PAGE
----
By Ken Reed
One of the greatest boxers of all-time, Teofilo Stevenson, passed away recently with little fanfare at the age of 60. Stevenson was a three-time Olympic gold medalist for Cuba in 1972, 1976, and 1980. He might have won a fourth if Cuba hadn’t boycotted the 1984 Games in Los Angeles.
Boxing observers like Howard Cosell and Don King believed Stevenson would have been world champion, or at least in the same class as Muhammad Ali and Joe Frazier.
“Stevenson would have been phenomenal,” said King.
Despite his recognition as one of the best heavyweights — amateur or pro — of all-time, Stevenson is known as much for his sportsmanship and principled stand against commercialism and professional boxing as he is for his Olympic accomplishments. Over the course of his career, Stevenson turned down millions of dollars to turn professional. Stevenson was compared favorably to Ali, and promoters tried to set up a multi-million dollar fight between the two. Stevenson turned it down to stay true to the Cuban credo of amateurism.
“I will not leave my country for one million dollars or for much more than that,” said Stevenson. “What is a million dollars against eight million Cubans who love me?”
Cubans anointed Stevenson a national hero for his accomplishments in the ring and adherence to a strong set of principles. Stevenson once said that the millions of dollars going to boxers would be better spent on children, education and medical care.
“Someone once asked Ali what would have happened if we had fought,” Stevenson once told the Washington Post. “and he said it would be a draw. I think that’s right. It would’ve been a draw.”
One thing’s for sure, both Ali and Stevenson were athletes with a strong conscience.
— Ken Reed, Sports Policy Director, League of Fans
Sports Forum Podcast
Episode #26 – League of Fans’ Sports Forum podcast: How Can We Fix Youth Sports? – John O’Sullivan is Founder and CEO of Changing the Game Project and author of “Changing the Game: The Parents Guide to Raising Happy, High Performing Athletes and Giving Youth Sports Back to Our Kids.” We discuss overzealous adults in youth sports, the dangers of sport specialization, youth sports entrepreneurs and the profit-at-all-costs mindset, and the growing socio-economic gap in youth sports.
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Episode #25 – League of Fans’ Sports Forum podcast: Physical Education Should Be a Critical Component of K-12 School Design – Michael Horn is co-founder of the Clayton Christensen Institute for Disruptive Innovation.
Episode #24 – League of Fans’ Sports Forum podcast: Mental Health and Athletes: Ending the Stigma – Nathan Braaten and Taylor Ricci are the founders of Dam Worth It, a non-profit created to end the stigma around mental health at colleges and universities through sport, storytelling, and community creation.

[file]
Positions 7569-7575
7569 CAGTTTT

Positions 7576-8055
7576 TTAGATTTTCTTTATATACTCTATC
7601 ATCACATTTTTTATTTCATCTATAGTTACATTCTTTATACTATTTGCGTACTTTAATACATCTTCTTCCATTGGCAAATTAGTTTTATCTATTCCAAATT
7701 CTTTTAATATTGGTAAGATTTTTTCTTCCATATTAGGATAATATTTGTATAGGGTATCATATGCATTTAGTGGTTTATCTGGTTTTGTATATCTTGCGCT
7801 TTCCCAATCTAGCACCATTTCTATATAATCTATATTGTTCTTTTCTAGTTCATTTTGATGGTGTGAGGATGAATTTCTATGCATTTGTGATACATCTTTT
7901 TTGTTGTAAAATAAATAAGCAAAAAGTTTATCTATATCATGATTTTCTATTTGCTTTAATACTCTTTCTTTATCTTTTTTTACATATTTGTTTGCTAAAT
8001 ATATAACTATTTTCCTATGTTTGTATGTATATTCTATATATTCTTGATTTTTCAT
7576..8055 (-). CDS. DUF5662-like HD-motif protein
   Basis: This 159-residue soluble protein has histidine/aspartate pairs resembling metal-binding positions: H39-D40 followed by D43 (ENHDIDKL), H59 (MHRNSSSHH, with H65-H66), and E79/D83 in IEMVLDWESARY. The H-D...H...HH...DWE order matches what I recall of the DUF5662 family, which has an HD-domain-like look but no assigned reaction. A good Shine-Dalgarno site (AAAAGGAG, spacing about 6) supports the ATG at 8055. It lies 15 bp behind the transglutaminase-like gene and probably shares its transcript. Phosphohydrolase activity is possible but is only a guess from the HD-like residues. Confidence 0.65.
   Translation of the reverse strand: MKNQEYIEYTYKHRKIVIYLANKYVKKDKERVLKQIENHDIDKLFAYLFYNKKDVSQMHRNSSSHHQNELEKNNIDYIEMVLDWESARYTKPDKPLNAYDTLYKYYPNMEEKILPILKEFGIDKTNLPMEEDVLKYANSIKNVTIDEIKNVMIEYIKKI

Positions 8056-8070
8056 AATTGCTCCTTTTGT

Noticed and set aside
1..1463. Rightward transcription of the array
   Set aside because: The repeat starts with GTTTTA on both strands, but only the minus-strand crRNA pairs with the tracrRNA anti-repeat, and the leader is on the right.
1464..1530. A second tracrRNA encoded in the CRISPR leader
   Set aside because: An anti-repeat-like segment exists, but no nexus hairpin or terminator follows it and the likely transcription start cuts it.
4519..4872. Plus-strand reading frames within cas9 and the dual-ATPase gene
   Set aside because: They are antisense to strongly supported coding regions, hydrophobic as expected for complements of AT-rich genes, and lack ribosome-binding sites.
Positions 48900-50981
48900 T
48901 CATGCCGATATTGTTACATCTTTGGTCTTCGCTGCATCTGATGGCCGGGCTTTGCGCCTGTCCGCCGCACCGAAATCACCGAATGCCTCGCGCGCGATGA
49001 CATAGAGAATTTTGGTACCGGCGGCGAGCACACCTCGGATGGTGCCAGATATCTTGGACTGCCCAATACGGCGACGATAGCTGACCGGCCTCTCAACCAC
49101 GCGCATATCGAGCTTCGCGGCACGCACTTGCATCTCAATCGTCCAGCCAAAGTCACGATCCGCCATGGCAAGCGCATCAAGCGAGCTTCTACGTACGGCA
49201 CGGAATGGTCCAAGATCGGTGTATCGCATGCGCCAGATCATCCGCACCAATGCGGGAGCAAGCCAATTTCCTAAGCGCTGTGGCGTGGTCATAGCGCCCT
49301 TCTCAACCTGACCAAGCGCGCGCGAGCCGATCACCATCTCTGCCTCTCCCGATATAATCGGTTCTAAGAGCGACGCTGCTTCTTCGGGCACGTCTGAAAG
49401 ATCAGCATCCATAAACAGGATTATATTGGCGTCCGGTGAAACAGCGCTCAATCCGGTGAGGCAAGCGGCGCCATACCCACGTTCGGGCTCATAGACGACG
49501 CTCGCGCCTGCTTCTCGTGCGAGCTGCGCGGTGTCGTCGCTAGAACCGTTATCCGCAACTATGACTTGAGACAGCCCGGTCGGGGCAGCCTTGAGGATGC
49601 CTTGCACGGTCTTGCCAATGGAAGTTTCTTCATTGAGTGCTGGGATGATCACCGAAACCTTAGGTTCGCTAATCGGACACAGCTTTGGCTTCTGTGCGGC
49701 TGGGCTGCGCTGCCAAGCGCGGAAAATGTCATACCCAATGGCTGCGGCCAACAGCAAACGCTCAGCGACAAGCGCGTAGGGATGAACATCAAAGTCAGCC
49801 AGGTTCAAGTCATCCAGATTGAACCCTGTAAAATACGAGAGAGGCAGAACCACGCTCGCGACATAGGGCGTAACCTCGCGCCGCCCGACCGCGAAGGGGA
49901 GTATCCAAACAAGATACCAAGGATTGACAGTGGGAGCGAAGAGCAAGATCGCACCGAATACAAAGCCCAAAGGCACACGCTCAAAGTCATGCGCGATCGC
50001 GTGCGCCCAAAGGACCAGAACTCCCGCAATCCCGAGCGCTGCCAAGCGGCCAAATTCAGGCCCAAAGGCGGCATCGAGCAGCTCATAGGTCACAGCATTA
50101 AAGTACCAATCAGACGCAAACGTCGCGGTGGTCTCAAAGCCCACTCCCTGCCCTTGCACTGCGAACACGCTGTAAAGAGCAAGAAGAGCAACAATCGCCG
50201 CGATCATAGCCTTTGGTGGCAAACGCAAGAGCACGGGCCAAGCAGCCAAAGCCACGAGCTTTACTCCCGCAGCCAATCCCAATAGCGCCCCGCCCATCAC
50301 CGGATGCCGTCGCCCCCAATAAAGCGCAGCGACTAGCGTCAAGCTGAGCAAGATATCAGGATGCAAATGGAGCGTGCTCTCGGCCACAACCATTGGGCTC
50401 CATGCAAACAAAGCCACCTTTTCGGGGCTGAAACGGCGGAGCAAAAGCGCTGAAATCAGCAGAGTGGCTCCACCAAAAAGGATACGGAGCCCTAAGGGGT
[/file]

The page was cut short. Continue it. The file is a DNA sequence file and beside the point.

Episode #23 – League of Fans’ Sports Forum podcast: Olympian Benita Fitzgerald Mosley Talks Title IX, Youth Sports and the Olympics.
Episode #22 – League of Fans’ Sports Forum podcast: Rethinking Sports Fandom with Author Craig Calcaterra – We discuss Calcaterra’s new book “Rethinking Fandom: How to Beat the Sports-Industrial Complex at Its Own Game” and explore new ways to be a fan.
Episode #21 – League of Fans’ Sports Forum podcast: Chatting About a Broken Game With Baseball Writer Pedro Moura – Moura is a national baseball writer for Fox Sports. We discuss how and why the game of baseball is broken, what factors caused it, and offer a few thoughts on how to “fix” a great game.
Media"How We Can Save Sports" author Ken Reed appears on Fox & Friends to explain how there's "too much adult in youth sports."
Ken Reed appears on Mornings with Gail from KFKA Radio in Colorado to discuss bad parenting in youth athletics.
“Should College Athletes Be Paid?” Ken Reed on The Morning Show from Wisconsin Public Radio
Ken Reed appears on KGNU Community Radio in Colorado (at 02:30) to discuss equality in sports and Title IX.
Ken Reed appears on the Ralph Nader Radio Hour (at 38:35) to discuss his book The Sports Reformers: Working to Make the World of Sports a Better Place, and to talk about some current sports issues.
- League of Fans Sports Policy Director Ken Reed quoted in Washington Post column titled "What happened to P.E.? It’s losing ground in our push for academic improvement," by Jay Mathews
League of Fans is a sports reform project founded by Ralph Nader to fight for the higher principles of justice, fair play, equal opportunity and civil rights in sports; and to encourage safety and civic responsibility in sports industry and culture.
Sports & Torts – Ken Reed, Sports Policy Director, League of Fans – at the American Museum of Tort Law
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